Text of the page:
Scrum doesn’t define an Agile Coach role. In fact, Scrum says the Scrum Master should be coaching on Agile for the organization. DSDM has a defined DSDM coach role, the purpose of that role is to coach the project team on Agile. So why would you need an Agile Coach if you work with one of these defined frameworks?
The short answer – Organizational Agility.
If you are only going to use an iterative approach for your projects or product development and not adopt the underlying complexity values, then you may not really need this role. If you only want Agile projects but don’t care much for Agile outside of that, again, this may not be a role your organization would want to have.
If you are looking for a strong organizational shift and bringing about huge cultural changes – and/or maintaining them – an Agile Coach may be a much-needed addition to your team. Adopting an organizational approach to Agile can work for any organization anywhere to improve that organization.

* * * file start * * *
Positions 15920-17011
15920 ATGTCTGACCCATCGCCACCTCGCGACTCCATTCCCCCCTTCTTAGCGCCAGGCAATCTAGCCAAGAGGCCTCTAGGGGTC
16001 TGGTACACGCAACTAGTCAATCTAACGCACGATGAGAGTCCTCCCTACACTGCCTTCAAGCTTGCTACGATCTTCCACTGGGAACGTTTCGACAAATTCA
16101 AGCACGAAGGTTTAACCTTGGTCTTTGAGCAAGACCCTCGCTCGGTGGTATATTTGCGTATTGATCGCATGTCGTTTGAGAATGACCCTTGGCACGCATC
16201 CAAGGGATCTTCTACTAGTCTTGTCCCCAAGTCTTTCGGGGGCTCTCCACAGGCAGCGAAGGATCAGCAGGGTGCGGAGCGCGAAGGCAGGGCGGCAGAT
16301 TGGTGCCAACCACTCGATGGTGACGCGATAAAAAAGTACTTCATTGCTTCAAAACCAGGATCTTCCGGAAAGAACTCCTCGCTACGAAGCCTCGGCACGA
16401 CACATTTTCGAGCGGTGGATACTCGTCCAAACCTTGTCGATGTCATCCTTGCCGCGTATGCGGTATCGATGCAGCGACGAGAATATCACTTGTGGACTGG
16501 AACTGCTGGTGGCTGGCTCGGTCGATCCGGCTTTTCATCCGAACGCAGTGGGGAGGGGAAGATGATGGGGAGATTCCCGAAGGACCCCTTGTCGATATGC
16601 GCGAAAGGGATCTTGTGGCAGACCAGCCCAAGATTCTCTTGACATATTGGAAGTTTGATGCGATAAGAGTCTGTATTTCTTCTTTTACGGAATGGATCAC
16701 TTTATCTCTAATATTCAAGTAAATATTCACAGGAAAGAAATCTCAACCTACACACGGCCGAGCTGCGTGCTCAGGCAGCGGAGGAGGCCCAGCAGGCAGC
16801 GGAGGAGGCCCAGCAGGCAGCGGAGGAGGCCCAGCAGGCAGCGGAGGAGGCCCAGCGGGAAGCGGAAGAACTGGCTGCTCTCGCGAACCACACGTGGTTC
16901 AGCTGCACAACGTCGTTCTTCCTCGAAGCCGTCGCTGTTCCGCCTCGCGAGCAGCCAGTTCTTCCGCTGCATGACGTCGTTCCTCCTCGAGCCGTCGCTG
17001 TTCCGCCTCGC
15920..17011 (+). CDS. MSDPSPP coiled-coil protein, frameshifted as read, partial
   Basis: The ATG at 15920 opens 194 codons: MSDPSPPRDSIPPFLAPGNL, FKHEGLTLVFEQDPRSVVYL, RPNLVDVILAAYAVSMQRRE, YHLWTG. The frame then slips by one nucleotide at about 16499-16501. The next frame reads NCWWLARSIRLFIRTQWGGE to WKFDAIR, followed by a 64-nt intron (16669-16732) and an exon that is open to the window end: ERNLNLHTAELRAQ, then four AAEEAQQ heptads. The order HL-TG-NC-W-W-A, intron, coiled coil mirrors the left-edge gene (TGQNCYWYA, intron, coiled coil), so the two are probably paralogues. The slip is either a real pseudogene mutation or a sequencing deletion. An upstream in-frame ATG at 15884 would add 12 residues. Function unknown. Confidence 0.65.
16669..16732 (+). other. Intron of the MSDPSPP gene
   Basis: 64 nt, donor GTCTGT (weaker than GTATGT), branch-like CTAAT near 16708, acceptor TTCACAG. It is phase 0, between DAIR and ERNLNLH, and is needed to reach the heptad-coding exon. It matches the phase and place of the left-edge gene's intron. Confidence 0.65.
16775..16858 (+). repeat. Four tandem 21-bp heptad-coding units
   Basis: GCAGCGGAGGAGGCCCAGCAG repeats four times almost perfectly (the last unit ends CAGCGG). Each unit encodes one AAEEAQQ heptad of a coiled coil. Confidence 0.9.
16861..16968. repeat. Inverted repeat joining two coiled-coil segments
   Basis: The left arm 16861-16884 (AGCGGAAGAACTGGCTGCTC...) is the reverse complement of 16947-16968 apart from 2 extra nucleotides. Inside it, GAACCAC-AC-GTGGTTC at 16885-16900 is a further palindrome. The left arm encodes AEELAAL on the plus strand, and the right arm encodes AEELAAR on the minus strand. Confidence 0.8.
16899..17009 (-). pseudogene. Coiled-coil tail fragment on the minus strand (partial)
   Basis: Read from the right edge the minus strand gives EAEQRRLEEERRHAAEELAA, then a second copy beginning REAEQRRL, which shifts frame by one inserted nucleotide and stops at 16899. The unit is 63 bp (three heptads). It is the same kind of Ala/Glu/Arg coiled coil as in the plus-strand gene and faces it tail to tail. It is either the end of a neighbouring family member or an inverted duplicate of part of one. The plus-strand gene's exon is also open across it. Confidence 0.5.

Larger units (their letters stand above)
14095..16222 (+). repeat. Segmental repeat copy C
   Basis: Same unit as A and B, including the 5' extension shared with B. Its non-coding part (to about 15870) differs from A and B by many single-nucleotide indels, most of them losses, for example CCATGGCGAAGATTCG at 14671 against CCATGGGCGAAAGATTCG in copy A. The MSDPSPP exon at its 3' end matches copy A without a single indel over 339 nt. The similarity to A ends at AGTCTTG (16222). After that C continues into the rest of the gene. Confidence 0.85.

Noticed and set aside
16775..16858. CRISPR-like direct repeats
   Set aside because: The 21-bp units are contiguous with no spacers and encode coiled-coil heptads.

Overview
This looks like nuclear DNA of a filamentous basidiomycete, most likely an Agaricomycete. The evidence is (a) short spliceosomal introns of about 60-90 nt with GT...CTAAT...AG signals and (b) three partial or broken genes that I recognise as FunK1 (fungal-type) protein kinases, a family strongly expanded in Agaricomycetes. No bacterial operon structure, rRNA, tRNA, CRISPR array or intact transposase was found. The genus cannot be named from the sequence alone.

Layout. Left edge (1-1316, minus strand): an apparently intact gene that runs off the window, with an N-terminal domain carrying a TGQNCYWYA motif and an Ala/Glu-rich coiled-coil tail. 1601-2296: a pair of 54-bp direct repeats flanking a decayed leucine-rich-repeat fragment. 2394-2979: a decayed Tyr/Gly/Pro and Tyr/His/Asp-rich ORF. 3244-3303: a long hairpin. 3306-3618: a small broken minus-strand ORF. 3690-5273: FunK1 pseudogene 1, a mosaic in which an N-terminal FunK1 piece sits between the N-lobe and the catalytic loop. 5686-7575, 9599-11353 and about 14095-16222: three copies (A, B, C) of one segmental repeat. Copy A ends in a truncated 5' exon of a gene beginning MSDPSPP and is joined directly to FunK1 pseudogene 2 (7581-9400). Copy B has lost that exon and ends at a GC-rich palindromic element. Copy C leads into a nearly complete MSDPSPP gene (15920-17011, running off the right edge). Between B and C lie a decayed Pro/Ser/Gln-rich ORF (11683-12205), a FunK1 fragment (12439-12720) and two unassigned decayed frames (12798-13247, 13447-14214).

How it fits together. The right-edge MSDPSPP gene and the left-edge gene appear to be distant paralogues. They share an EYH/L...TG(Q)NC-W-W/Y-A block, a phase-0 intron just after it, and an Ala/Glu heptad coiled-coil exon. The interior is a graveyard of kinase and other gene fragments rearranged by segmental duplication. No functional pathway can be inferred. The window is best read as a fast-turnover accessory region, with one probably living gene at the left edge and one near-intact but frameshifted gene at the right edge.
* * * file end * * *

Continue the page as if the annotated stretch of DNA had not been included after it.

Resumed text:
From a whole organization perspective, it isn’t very practical to expect the Scrum Master(s) to work with the Scrum Team, the Product Owner, and also have them serve as an Agile Coach to the whole entire organization. This might work in a small organization, but it won’t work well in a huge organization with lots of moving parts.
The meaning of Agile has really changed some over the years (more on that in this post: Complexity Theory: The Most Important Part of Agile). Even Scrum now has Agility leadership classes and certifications to bring the values of Agile out of the project. It is those values that have always made Agile more than just an iterative development approach to software. It is those values that we want to bring out into the organization to help the people within the organization. An Agile Coach could help facilitate that transition.
See Are Agile Teams Leaderless? for more detailed information on the leadership structure in a more formalized team framework.